I strongly believe that Muslim scientists are different from non-Muslim scientists. Muslim
scientists hold scientific ethics which might be different from non-Muslim scientists but
also their views and interests would be different. But I have to say I have never talked
to scientists, Muslim or non-Muslim, but I got these views from films and from media.
(Teacher A)

Partnerships with Scientists


The interviewees reported that there was no formal channel to involve scientists in
science education. They suggested that students and science teachers should commu-
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nicate directly with the scientists. They argued that this communication or dialogue
with scientists might have a big influence on students’ views about science and
might correct their perceptions about studying science in the future, and would also
help teachers’ use of scientific investigation in the classroom and implementation of
the inquiry method with students.
Teacher M argued the necessity to establish partnerships between schools and
scientists or engineers to help students develop their inquiry skills. He says:
We try to teach our kids to act as scientists when they are in the laboratories or having
scientific debates. I do encourage my students to listen to each other carefully and to
bring the scientific evidence. But what really can help the way we teach inquiry or integrat-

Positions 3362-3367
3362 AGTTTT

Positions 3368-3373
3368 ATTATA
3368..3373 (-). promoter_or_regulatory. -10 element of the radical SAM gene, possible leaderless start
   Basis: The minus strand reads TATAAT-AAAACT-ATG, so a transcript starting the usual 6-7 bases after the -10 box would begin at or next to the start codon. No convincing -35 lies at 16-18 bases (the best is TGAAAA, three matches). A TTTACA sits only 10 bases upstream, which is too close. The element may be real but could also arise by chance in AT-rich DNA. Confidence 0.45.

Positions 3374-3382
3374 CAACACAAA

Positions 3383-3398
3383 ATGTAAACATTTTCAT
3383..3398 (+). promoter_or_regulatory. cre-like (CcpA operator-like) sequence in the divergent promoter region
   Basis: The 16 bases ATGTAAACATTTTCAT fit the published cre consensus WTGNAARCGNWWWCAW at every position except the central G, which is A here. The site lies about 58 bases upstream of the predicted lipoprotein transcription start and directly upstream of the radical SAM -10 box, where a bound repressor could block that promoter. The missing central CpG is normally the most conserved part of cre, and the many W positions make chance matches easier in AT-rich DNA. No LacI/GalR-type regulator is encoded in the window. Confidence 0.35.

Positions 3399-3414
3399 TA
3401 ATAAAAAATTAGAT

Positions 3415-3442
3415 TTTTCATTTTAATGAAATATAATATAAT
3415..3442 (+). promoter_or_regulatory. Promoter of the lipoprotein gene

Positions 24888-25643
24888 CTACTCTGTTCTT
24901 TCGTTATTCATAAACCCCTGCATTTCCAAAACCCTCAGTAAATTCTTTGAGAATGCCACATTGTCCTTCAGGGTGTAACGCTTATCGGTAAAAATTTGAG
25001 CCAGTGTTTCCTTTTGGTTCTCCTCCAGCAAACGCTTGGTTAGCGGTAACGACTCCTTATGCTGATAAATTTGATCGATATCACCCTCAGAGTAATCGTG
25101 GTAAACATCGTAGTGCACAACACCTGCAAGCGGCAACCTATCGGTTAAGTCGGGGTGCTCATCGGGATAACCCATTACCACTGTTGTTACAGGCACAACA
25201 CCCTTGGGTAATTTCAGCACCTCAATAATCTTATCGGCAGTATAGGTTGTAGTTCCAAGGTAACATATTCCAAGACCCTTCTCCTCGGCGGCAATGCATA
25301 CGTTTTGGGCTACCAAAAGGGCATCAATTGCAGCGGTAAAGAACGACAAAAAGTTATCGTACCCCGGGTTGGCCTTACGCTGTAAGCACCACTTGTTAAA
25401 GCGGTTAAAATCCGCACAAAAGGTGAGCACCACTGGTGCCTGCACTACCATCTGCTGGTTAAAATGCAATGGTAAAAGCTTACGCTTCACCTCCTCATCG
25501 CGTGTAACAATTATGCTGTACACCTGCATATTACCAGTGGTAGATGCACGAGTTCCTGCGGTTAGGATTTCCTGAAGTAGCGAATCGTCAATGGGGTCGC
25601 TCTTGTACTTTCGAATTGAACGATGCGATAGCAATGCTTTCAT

ing scientific inquiry in the classroom is to offer these students opportunities to visit fac-
tories or universities to talk to engineers or scientists. (Teacher M)

Another teacher highlighted the importance of cooperative lesson-planning with scien-


tists and engineers and said,
I would like to try planning a lesson with a scientist or an engineer, this would help me
implement ideas about the relationship between science and engineering in my lessons.
(Teacher G)

Some participants emphasised that due to their lack of knowledge about some
socio-scientific-religious issues, they found it hard to teach these issues or encou-
rage students to debate them. This finding about lack of knowledge about the
socio-scientific-religious issues can explain why 63% of the teachers responding
to the closed-ended questionnaire presented in Table 3 expressed that they do
not know enough about which techniques can be used with unborn babies in
Egypt (for example, amniocentesis for analysing chromosomes of the foetus, alter-
ing embryo development, test-tube babies, etc.) and they could not make decisions
about whether or not scientists should be the ones to decide these techniques in
Egypt.
Teacher H suggested that communicating with scientists and religious leaders about
these issues can help in planning and teaching these issues in a way that encourages
dialogue in the class. He said:
Science Teachers’ Stereotypes of Religion, Scientists and Scientific Research 1785

I try to avoid teaching these socio-scientificissues that might lead to conflict in the class-
room, e.g.test-tube babies. I do not have enough knowledge about these issues and just
teach the content in the textbook and refer to religion when teaching these issues. It
would be very helpful to meet scientists specialized in these issues and ask them questions
about these discoveries but meeting with religious scholars will help by clarifying the reli-
gious views about these issues and will make me confident to teach these issues.
(Teacher H)

In line with teacher H, teacher K explained how this partnership with scientists can